05/02/2016 12:18 GMT | Updated 05/02/2017 05:12 GMT

Finding Love on TV

This February The Huffington Post UK is running Making Modern Love, a fortnight-long focus on what love means to Britons in the 21st Century. Built on the three themes of finding love, building love and losing love, HuffPost will feature human stories that explore exactly what it is to be in love in modern times

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It is a couple of weeks since my Take Me Out episode aired and I am still asking myself why I did it.

Being one of 30 girls all fighting for the attention of one man doesn't exactly sound like a recipe for love, but it is the basic premise of the show - which I recently appeared on, against my better judgement.

Meeting someone in real life is a lost concept on me after living in London for almost three years and I have (unsuccessfully) tried all the apps, from the standard Tinder and Bumble to more left-field options like 'Coffee Meet Bagel'. Going on TV to be paired up with someone seemed almost like the next natural step in my dating life.

I applied to appear on Take Me Out purely out of boredom, never thinking I would get an audition - let alone end up on the show. I never considered myself the "typical" girl for the programme, therefore I was not expecting to hear back. And yet, a few weeks later I was on the line up as a member of the original "Flirty Thirty" girls, competing to find love with whatever interesting (and interested) man comes dancing down the love lift.

The first question people ask when I mention being on the show is "So, did you find love?". My response? Of course not, and I didn't expect to. Sure, in the back of my mind I secretly hoped my dream man would come down that lift, after a few guys I started to realise that it wasn't happening and it was time to try and win a date and just have fun. From my experience TV dating is not a format where you look for love, it is meant to be taken as fun and to be as much of yourself as you can with cameras everywhere.

Getting to meet someone new is always a fun experience in my eyes, and as a result dating is rarely awkward. As it turned out, my TV date was probably the most uncomfortable dating experience I have had. Choosing your paramour based solely on their looks isn't too different to Tinder, but at least I usually have a few days' chat before engaging on a date, never mind jetting off to Fernando's together.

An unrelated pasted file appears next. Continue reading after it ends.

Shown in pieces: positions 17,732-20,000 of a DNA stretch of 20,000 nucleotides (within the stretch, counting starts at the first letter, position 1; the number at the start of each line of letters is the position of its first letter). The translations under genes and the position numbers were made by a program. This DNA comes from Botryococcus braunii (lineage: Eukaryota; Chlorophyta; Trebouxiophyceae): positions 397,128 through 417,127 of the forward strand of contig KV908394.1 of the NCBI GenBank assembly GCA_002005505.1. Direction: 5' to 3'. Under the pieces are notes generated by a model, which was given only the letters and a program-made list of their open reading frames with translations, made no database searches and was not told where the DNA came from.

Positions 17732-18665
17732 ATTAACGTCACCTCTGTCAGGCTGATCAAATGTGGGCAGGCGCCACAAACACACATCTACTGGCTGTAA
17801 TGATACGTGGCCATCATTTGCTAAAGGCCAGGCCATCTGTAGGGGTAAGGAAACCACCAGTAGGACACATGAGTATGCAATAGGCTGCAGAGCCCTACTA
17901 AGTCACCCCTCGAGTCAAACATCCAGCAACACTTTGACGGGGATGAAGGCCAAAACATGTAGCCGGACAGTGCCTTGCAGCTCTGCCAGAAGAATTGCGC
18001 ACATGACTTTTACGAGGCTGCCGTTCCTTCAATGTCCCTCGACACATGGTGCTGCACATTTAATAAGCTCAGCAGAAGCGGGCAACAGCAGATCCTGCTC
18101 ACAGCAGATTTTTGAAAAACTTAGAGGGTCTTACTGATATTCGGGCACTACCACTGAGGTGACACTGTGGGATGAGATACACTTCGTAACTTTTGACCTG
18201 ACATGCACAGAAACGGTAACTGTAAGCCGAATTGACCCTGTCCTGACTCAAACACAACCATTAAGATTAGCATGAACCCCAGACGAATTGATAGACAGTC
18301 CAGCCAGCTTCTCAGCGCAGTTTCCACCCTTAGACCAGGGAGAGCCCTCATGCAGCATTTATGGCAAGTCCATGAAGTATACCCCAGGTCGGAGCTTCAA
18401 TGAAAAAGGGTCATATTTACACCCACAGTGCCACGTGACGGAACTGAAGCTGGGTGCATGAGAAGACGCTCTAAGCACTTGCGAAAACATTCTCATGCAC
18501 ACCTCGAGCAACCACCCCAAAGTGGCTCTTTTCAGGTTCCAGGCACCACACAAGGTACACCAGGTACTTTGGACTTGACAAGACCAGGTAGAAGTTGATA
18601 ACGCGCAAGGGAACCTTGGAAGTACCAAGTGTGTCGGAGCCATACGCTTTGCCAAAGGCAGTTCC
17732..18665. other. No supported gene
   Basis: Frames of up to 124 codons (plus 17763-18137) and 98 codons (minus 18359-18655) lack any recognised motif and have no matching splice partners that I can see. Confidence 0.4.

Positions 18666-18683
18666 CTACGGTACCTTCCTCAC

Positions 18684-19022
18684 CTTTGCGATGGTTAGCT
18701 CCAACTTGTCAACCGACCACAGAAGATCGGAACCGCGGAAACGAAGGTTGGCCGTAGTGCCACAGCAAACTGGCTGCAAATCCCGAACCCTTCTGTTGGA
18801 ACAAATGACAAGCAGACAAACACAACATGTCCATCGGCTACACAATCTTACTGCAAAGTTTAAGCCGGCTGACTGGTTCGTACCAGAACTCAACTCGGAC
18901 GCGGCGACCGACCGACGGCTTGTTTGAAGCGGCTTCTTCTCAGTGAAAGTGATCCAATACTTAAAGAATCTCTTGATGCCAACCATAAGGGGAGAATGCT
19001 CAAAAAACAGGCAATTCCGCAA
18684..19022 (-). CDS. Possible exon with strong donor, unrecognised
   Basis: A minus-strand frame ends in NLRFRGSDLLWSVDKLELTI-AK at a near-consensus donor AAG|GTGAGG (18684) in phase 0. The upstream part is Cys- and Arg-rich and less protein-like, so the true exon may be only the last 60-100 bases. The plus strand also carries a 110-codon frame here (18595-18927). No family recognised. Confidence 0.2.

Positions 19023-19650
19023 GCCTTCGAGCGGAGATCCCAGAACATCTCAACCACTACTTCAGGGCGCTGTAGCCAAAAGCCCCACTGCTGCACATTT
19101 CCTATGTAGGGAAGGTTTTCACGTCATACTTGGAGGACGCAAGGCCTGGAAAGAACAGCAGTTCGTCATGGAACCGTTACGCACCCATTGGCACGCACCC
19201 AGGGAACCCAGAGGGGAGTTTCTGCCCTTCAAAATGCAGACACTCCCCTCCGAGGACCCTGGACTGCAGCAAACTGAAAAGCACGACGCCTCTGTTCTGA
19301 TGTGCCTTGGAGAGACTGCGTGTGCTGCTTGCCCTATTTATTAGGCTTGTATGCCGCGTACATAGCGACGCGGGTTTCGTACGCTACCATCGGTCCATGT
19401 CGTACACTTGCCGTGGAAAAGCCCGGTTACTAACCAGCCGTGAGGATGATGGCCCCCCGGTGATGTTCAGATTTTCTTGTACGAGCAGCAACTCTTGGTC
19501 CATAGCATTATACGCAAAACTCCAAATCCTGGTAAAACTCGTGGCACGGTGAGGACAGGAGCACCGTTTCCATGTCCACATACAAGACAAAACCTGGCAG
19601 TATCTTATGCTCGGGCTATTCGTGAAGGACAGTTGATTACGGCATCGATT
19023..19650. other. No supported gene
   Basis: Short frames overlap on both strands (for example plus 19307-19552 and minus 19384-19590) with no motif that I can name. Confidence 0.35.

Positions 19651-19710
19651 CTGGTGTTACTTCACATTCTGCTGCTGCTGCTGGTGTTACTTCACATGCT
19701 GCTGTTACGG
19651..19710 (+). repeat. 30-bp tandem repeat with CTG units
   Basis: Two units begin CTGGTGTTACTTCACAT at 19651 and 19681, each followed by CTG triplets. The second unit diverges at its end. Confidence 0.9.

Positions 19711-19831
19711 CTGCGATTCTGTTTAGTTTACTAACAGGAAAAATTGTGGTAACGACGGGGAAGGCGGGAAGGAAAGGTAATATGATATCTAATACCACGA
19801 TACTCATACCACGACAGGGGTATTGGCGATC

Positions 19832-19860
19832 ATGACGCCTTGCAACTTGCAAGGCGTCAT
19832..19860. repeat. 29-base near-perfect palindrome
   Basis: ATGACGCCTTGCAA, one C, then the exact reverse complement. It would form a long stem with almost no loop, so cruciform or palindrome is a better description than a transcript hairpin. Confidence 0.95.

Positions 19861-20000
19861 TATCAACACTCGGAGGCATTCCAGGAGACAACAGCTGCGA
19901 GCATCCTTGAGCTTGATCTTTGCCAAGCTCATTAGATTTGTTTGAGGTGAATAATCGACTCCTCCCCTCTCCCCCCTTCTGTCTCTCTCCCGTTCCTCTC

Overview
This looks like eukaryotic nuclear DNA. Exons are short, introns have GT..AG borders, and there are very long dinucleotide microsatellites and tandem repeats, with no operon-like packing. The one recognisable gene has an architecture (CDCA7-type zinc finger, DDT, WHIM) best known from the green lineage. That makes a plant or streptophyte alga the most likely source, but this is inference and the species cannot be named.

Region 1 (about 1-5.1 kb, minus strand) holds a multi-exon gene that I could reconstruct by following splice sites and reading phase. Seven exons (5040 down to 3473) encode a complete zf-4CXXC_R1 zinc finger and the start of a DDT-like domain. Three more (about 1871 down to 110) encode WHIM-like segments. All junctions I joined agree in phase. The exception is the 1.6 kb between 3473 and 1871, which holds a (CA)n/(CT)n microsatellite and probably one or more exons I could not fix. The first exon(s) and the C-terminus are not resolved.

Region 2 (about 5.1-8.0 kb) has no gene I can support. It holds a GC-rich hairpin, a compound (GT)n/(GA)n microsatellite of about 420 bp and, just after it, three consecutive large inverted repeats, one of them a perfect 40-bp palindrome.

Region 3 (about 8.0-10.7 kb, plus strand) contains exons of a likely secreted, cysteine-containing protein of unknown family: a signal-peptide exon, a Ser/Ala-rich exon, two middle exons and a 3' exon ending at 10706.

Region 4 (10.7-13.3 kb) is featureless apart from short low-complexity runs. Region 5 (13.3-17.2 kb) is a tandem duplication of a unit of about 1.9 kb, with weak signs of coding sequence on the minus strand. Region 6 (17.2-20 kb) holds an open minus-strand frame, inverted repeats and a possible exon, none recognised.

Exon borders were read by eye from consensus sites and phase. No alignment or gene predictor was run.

We all know that first dates are usually quite nerve-wracking - now imagine being filmed by a camera crew with a microphone recording every embarrassing word that comes out of your mouth. Did it feel natural? No. While the date wasn't scripted, there was plenty of off-camera prompting from producers hoping to spark some romance - which tends to make you think the date is going better than it is. Although maybe if the date was going better, the prompting may not have been required...

It is possible that I went on TV due to a millennial craving for social media approval - or at least acknowledgement that someone finds us attractive. Every Saturday night, I found myself obsessively monitoring Twitter and Facebook, looking for a comment about myself or someone trying to troll me. As satisfying it was to receive positive comments, the desperate need to find someone commenting on my appearance or manner was unhealthy and I couldn't be happier to have social media silence now. Best of all were past dating partners that got in touch after seeing the show, which I have to admit was gratifying - especially when I realized I was no longer interested or excited by their messages.

So where am I now? For the next six months I plan on not dating at all and focusing on myself. TV matchmaking has made me realize how fickle the dating market is. After all, they paint a picture of romance in Fernando's, but I was one of the unfortunate few who ended up getting rejected on national television. My Take Me Out journey might have come to a slightly painful end, but it helped me make up my mind to delete my dating apps and go down a more conventional route of maybe, just maybe, meeting someone in person.